I carve my propellor blades individually and then glue to the hub (I file small notches into the hub at about a 45 degree angle).  When the glue dries the prop is plenty strong.

John
Title: Re: Grumman Bearcat
Post by: FlyingS on September 18, 2017, 01:18:43 PM
Brilliant, I should have thought of that. haha.
Thanks
Harv ::)
Title: Re: Grumman Bearcat
Post by: johnnytodd on September 18, 2017, 04:09:28 PM
In the past I cut 1/32nd flat basswood or plywood as simple prop blades.... but lately I use something thicker, then file/sand/shape blade into more accurate screw shape
Title: Re: Grumman Bearcat
Post by: Model Maker on September 18, 2017, 09:02:49 PM
Hi Harv;

I also carve the blades individually and attach them to the hub. But I leave a round plug at the hub end of the blade which is inserted into a hole drilled in the hub. I put together a short document on this approach on the link below. It's listed under the "Tips & Techniques" section of the main board.  Select Construction Techniques/Propeller Hubs and Blades. Or you can click on the link below. There's a PDF document under the start of the thread which outlines the approach.

http://smm.solidmodelmemories.net/SMF/index.php?topic=1372.0

This method is very strong for 1/32 scale. I cannot comment on any other scales at this time.

-ken
Title: Re: Grumman Bearcat
Post by: lastvautour on September 19, 2017, 08:35:08 AM
Examples of my propellers. I can't believe I never did a tutorial on this nor did I describe it in other posts.

Bollingbrook
(http://smm.solidmodelmemories.net/Gallery/albums/userpics/normal_DSCF0944.JPG)
WACO Cabin Biplane
(http://smm.solidmodelmemories.net/Gallery/albums/userpics/normal_DSCF6925.JPG)
Hudson
(http://smm.solidmodelmemories.net/Gallery/albums/userpics/normal_DSCF2708.JPG)

I make my propeller with a hub, drilled to accept  a stub to which I will accept a hollow blade shaft. It does not mater how many blades. I will search some more, I am sure I must have shown my method. Now to find it.

Lou
Title: Re: Grumman Bearcat
Post by: lastvautour on September 19, 2017, 08:39:29 AM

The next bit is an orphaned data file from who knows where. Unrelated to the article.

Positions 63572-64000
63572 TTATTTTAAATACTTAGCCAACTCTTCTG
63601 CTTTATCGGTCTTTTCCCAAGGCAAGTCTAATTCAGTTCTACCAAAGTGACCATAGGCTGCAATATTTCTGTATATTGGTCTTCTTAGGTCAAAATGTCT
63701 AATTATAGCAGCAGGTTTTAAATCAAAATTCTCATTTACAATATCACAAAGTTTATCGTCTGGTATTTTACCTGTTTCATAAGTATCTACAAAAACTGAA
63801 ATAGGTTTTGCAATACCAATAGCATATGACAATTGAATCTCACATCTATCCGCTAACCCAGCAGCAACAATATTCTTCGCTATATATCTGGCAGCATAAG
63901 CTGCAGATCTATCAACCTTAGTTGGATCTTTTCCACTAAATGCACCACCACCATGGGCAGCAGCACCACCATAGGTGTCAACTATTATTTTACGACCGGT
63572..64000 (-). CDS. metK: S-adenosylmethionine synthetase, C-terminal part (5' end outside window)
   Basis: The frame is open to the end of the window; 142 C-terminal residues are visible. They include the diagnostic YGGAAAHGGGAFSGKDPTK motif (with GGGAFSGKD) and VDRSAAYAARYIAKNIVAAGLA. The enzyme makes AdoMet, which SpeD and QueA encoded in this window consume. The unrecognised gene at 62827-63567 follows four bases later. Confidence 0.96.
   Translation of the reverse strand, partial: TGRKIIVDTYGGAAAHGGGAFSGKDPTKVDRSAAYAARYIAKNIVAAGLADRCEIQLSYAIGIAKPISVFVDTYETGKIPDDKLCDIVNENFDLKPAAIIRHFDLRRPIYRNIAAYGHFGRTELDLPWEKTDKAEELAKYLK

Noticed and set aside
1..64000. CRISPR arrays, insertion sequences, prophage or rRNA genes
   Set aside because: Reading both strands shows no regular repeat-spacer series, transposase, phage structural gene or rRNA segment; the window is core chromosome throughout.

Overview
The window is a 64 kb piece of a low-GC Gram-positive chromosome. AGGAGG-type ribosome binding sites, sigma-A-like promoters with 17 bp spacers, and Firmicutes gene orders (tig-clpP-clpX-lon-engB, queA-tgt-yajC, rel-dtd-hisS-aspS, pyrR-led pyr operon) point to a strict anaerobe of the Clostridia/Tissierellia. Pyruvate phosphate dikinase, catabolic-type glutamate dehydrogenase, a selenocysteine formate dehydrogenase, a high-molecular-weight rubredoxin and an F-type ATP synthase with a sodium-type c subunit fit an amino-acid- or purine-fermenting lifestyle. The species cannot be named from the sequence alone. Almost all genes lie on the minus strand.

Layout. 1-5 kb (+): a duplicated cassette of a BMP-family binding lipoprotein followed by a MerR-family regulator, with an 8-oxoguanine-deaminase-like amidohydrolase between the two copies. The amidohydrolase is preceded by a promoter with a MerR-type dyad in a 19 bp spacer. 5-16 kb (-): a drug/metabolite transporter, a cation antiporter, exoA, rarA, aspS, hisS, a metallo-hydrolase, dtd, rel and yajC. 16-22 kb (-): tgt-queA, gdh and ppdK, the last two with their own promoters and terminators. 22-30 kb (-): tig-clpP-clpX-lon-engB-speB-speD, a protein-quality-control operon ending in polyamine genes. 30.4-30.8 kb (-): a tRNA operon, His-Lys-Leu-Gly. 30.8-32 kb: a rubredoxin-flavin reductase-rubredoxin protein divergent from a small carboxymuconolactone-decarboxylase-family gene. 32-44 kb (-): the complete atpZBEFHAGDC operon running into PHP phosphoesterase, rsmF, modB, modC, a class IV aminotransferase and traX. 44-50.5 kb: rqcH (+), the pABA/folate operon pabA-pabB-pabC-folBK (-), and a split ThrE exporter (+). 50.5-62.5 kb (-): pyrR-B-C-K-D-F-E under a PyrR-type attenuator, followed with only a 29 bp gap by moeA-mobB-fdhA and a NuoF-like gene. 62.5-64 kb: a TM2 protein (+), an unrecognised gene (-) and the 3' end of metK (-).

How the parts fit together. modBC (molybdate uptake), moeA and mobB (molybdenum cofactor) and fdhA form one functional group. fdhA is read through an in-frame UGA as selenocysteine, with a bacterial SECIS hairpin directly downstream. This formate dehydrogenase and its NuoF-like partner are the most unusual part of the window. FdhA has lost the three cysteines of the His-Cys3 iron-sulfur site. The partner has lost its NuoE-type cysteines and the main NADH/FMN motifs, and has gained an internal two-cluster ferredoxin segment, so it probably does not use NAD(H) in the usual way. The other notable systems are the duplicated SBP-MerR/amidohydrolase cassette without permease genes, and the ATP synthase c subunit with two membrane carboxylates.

Found this but it does not show the construction of the hub.

http://smm.solidmodelmemories.net/SMF/index.php?topic=1013.0

Lou
Title: Re: Grumman Bearcat
Post by: FlyingS on September 20, 2017, 05:52:49 AM
Thanks for the great information. I have learned so much from you guys and has helped me improve my carving methods. Lou, I forgot to mention that I have had those wooden clamps for years and never used them now I find they make a great vise/holding clamps.
Here is the latest on my Bearcat:
Need to finish sanding profile of nose and cockpit.
Finish shaping thickness of wing and finish sanding. (Wing air inlets are giving me a challenge  :P)
Finish carving the tail section.
Title: Re: Grumman Bearcat
Post by: lastvautour on September 20, 2017, 09:15:57 AM
You are doing exceedingly well for a novice builder.

Lou
Title: Re: Grumman Bearcat
Post by: Boomerang on September 20, 2017, 01:30:16 PM

 Coming along very nicely.
 
 Gordon
Title: Re: Grumman Bearcat
Post by: johnnytodd on September 20, 2017, 02:37:42 PM
Looking Good! 8)
Title: Re: Grumman Bearcat
Post by: FlyingS on September 20, 2017, 06:19:42 PM
Thanks guys for the nice comments! They are very encouraging words. Your postings have helped me greatly. Its nice when you can learn from so many collective years of experience.
Harv
Title: Re: Grumman Bearcat
Post by: FlyingS on October 02, 2017, 04:17:38 PM
I have the fuselage and wings pretty much to shape. Have to finish the profile of the vertical and horizontal stabilizer and cut out the rudder. The wing air inlets were a bit of a challenge. To get to this point it took a lot of filing and sanding. My wife asks me if I'm going to go "scratch" on my plain haha.
Title: Re: Grumman Bearcat
Post by: lastvautour on October 03, 2017, 02:21:34 AM
Great workmanship on that Bearcat. One would think you have been building for decades.

Lou
Title: Re: Grumman Bearcat
Post by: FlyingS on October 03, 2017, 03:57:29 AM
Thanks Lou! I This model has taught me a lot on what to do and not do. One thing I've learned is some details just don't translate well due to the small scale.
I have rattle can paint for primer and color. I could only find gloss navy blue paint so I'm going to try an experiment and see if I spray it with satin acrylic clear spray if it will flatten the gloss a little.
For the emblems do you think that the dark back ground will show through the printable transfer paper?